high temperature heat pump, industrial heat pump, HCFO/HFO refrigerants, R1224yd(Z), R1233zd(E), R1336mzz(Z)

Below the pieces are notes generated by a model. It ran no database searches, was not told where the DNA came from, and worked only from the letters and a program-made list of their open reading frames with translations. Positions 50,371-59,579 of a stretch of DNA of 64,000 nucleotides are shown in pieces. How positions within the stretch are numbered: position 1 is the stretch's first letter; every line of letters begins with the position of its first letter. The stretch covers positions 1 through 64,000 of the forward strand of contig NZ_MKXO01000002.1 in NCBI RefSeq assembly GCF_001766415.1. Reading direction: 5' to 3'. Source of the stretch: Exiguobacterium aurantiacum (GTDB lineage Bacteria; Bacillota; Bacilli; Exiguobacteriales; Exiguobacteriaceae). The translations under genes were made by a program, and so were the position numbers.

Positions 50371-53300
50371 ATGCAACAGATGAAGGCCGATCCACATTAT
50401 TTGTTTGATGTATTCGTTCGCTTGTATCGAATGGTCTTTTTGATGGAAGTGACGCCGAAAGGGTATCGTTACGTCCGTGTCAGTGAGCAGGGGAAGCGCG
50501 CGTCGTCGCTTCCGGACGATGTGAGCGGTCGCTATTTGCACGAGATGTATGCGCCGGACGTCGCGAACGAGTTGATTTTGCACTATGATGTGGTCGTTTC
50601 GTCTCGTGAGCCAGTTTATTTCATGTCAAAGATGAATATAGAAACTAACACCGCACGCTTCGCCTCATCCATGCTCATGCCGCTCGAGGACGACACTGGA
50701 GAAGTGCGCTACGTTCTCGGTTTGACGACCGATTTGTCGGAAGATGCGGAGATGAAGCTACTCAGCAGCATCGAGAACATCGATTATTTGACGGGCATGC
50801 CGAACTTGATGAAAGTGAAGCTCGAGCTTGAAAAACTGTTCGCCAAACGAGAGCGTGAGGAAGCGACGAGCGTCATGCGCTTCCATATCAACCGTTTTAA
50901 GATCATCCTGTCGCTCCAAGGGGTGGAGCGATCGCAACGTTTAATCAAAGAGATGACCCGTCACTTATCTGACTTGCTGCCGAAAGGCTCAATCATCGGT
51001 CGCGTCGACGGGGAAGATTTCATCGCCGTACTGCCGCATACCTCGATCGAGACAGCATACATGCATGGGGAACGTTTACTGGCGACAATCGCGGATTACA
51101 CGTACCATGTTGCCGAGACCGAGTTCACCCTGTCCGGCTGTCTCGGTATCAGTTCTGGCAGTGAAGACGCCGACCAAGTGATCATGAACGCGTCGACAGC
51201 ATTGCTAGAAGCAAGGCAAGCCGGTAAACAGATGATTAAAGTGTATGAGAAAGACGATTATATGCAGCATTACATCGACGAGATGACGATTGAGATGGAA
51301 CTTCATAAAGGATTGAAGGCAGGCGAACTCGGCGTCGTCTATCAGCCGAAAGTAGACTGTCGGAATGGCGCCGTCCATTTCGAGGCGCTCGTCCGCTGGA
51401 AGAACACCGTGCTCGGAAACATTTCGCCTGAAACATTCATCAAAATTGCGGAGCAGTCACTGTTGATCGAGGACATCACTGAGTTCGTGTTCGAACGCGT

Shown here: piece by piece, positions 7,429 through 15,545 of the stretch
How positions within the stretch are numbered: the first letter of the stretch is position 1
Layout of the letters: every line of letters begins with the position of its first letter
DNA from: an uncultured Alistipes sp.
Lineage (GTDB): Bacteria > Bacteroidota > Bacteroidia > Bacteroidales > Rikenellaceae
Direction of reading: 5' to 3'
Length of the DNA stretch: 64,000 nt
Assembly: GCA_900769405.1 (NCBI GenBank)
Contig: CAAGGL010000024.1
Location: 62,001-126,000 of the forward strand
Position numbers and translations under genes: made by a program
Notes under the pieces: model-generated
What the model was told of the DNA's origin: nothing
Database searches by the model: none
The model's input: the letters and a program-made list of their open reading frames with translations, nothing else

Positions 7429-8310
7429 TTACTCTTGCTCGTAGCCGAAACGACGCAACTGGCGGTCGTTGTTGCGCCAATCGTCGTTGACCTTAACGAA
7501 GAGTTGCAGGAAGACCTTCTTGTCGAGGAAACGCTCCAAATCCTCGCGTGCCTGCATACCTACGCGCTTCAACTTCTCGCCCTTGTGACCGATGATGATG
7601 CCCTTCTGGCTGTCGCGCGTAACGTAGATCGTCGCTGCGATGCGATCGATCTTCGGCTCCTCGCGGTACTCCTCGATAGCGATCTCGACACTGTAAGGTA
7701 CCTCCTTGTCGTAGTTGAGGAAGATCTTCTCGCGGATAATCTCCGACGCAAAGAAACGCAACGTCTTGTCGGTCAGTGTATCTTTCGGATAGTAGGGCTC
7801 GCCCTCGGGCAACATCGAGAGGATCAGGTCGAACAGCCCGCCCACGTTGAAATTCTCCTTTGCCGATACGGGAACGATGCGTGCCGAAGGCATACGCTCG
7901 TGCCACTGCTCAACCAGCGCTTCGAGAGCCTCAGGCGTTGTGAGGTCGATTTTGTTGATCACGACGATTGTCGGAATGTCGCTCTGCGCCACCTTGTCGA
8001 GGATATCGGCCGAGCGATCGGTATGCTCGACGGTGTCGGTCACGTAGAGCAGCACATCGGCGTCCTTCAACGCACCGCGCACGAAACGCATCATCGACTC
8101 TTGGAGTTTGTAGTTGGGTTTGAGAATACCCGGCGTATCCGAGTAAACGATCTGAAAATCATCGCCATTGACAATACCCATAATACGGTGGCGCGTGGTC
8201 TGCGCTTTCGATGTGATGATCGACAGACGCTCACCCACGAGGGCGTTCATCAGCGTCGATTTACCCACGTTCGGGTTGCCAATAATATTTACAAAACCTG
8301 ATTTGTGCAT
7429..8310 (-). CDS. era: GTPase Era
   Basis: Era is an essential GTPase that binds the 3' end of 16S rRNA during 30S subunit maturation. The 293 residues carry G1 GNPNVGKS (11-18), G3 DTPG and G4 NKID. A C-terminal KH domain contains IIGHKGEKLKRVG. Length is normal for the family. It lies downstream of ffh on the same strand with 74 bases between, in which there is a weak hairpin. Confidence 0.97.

The use of industrial high-temperature heat pumps (HTHP) is particularly interesting for heat recovery applications and various industrial processes such as steam generation, drying, sterilization, paper production, or food preparation. The application of new synthetic hydrofluoroolefin (HFO) and hydrochlorofluoroolefin (HCFO) refrigerants with low environmental impact is becoming increasingly important in future HTHP. At our university in Switzerland, a laboratory-scale HTHP has been developed as part of the SCCER-EIP project (Swiss Competence Center for Energy Research – Efficiency of Industrial Processes). The developed heat pump is single-stage, operates with a variable speed piston compressor, and contains a continuously adjustable internal heat exchanger (IHX) for superheating control. A viscous POE oil (173 mm2/s at 40 °C) is used to achieve sufficient lubrication at high temperatures with the refrigerants. This paper presents the experimental performance of the HCFO and HFO refrigerants R1224yd(Z), R1233zd(E), and R1336mzz(Z) as drop-in replacements for the fluorinated hydrocarbon (HFC) R245fa in the same laboratory HTHP with 10 kW heating capacity. Starting from a reference point at W60/W110 (50 K temperature lift), a parameter study was performed to investigate the operating maps (i.e. heating capacity and COP) of the heat pump in the range from 30 to 80 °C heat source and 70 to 150 °C supply temperature. Besides, an overview of the thermophysical, environmental, and safety aspects of the refrigerants is given. At W60/W110 COPs of 3.2, 3.1, 3.0, and 3.1 for R1224yd(Z), R1233zd(E), R1336mzz(Z) and R245fa were measured. Up to about 110 °C, R1224yd(Z), R1233zd(E), and R245fa presented a slightly higher COP than R1336mzz(Z) due to higher heating capacities and lower relative heat losses at the same temperature conditions. Due to higher critical temperatures, R1336mzz(Z) was more efficient at 150 °C heat supply temperature. Otherwise, the differences in COP were within the measurement uncertainty of maximum ± 0.22 COP. The integration of the IHX in the heat pump cycle significantly increased the COP and the heating capacity over the entire operating map compared to a basic cycle. A further COP increase was achieved by a higher temperature glide on the heat supply side from 5 to 30 K (increased subcooling), which is promising in processes with low return temperatures. The drop-in tests also showed that the heating capacity of R1224yd(Z) was on average 9% higher than that of R1233zd(E), which in practice requires slightly smaller compressors to achieve a comparable heating capacity. Overall, the very low GWP, the non-flammability, and the negligible environmental impact (i.e. low trifluoroacetic acid (TFA) formation during atmospheric degradation) of the investigated HCFO and HFO refrigerants indicate a high potential for future use in HTHP applications and retrofit systems.